- Throw a qualitative problem, deliberately kept vague and observe how the person proceeds towards deriving clarity out of it. Watch out if he makes conclusive assumptions early up (that’s not good. Probability often equal to that of coin-flip). Product definition in the early stage is most definitely very vague and a good product manager has to navigate through this and elicit (sometimes create) clarity
- Find a problem that has elements of cross team communication (doesn’t have to be a workplace problem) and see how the incumbent proposes to proceed with it (like, ask the person to chalk out a plan to communicate the Wall Street bail out plan to Congressmen, to the auto-union at Detroit and to the West Virginia Coal Association to arrive at consensus)
- Get a sense of his bias-for-action. I have often encountered the arm-chair product manager – plenty of theory, powerpoints, boxes-and-arrows and flailing arms – nothing at the end of the budget cycle. It is easy to spot them – they’ll have less verbs like “delivered”, “achieved”, “built” etc on their resume.
- Ask them about a product (preferably software) amongst the ones they use yet find the most disappointing and then engage them to discuss ways of improving the product. Look out for practicality of the ideas, the incremental steps taken to build out the final stage and if the person has an idea of the final stage to start with
- Once the above is done (or while on it) ask the aspirant to create marketing plans for each stage or the final product. The smart product manager always has an eye on the final market value-proposition and should mentally calibrate the product roadmap (the increments) to fit a commercial differentiation proposition
Good luck with the hiring and caveat-emptor just in case you land up a disaster after all this. People still manage to game the interview process.
There are different ways of telling a story. Each way has its own media associated with it. A single story can be articulated through different media with varying effects. Films provide a dynamic audio-visual experience, comic-strips only static visuals, podcasts only audio and the print media places enormous responsibility on the author of careful and detailed articulation. For the same story to be told, the content and presentation varies significantly depending on the choice of the medium of expression.
Brings me to Requirements. I have seen people use Word documents, Excel sheets, Visio diagrams, Powerpoints to provide requirements. Unfortunately not much thought is given while choosing one medium over another. There is no reason why a Use Case be written in Excel, or a tracability matrix crafted in Word. Many organizations create the artifact definition for Requirements but fail to mandate the medium of expression. It may sound trivial but believe me, it is not.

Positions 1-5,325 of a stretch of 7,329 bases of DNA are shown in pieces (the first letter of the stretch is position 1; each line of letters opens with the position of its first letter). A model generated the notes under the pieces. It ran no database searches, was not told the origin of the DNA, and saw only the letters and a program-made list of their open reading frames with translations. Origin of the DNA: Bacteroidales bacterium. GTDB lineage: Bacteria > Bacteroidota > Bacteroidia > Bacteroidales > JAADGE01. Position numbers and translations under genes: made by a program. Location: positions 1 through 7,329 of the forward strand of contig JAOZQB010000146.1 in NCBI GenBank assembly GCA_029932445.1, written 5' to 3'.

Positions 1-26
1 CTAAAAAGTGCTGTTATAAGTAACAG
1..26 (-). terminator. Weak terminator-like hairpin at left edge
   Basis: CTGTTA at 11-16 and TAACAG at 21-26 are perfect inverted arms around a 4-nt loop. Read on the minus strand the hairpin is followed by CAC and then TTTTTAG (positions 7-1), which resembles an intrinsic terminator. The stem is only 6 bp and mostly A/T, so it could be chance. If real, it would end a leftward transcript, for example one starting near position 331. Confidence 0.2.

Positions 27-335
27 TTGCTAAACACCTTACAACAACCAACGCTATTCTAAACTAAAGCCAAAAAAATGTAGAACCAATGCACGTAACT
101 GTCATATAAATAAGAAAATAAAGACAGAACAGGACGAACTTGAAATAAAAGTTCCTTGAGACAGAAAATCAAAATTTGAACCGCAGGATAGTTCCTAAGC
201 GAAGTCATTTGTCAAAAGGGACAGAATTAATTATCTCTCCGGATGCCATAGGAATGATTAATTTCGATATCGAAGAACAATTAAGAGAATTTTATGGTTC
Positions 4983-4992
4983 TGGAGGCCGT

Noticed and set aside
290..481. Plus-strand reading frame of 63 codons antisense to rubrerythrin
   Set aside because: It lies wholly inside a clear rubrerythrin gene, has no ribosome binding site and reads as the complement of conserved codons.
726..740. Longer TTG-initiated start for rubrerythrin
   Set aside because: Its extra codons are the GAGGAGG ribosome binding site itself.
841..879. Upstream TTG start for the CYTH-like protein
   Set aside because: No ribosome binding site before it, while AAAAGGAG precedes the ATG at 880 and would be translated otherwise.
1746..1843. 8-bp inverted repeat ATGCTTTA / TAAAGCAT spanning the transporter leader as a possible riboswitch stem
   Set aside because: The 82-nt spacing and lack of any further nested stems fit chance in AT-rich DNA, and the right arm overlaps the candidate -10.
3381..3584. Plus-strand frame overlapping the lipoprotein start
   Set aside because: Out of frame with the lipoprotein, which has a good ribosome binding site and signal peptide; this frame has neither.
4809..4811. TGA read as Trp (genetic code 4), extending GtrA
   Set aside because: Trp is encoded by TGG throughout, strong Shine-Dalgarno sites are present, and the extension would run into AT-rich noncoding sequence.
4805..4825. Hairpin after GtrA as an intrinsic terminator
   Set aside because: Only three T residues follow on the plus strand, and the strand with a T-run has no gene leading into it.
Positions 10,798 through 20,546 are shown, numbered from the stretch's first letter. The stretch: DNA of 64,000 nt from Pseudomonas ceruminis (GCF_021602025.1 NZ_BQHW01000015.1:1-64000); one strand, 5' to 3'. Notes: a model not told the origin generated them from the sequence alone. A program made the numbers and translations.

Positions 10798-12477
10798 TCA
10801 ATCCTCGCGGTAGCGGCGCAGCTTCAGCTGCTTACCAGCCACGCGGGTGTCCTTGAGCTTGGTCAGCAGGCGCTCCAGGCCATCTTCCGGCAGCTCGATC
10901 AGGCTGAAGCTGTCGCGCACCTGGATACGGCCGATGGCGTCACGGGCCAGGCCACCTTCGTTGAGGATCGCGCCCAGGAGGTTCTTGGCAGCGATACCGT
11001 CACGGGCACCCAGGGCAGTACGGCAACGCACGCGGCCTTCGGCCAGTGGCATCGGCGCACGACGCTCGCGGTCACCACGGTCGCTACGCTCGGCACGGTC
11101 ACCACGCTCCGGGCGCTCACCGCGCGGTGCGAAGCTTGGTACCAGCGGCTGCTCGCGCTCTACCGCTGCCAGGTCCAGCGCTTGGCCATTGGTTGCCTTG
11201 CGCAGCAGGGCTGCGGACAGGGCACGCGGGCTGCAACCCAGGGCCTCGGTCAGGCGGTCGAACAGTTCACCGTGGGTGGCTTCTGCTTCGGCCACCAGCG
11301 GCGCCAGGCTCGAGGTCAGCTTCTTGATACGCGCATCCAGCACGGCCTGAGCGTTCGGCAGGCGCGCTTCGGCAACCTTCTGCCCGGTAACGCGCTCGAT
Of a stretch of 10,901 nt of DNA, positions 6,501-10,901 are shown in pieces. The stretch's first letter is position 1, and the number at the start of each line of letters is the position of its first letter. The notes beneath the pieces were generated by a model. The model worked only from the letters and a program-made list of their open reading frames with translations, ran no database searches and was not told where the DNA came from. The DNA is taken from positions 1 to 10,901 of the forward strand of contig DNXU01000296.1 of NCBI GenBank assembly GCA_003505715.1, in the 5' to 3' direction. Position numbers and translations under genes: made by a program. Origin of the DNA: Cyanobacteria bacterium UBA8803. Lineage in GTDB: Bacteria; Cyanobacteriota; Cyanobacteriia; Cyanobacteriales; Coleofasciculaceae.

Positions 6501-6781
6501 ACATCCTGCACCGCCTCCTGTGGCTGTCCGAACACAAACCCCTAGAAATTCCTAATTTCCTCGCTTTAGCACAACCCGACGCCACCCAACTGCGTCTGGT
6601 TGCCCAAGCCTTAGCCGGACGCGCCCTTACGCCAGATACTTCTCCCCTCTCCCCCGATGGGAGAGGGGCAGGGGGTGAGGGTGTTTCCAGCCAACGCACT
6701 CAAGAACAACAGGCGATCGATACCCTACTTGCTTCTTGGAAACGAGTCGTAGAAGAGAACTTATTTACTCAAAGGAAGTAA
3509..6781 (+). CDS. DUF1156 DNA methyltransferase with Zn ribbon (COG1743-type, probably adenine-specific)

Here is how the thought for this post got triggered. I had made my mind to write about how offshored captive units of global companies struggle to fix their reporting relationships and how this impacts the organization and the employees. It then occured to me that it will be a very different way of expression if I decided to write that post as a presentation. Here is the output (some fonts got messed up, some animations were lost). Very different from what a blog post on the same topic would have looked like.
A fair amount of software products – I would dare say about 70% – have front ends (or User Interface, UI, if you will). Narrow that list to application products and the proportion possibly goes up to about one hundred percent. The final output of the product development process is also a great artifact to start off the initiative. Here is how it moves
The above diagram should be self-explanatory. If your product relies on a visual impact and superior usability as core differentiators then please do not leave that job to your developers. Visual Engineers and Usability teams usually create two important artifacts – a visual representation (from 2) and a fully or quasi-clickable html mock-up (from 4). Do not throw these away. Use the HTML mock up to create an early adapter program (pre-alpha) for your product and create a feedback loop back into the Usability team. Show the clickable model to senior sales folks to excite them about what is coming up as a salable product down the road. Plug the Photoshop based static output into presentation and other non-interactive product collaterals.
Start with the finished product. It is a fantastic place to begin.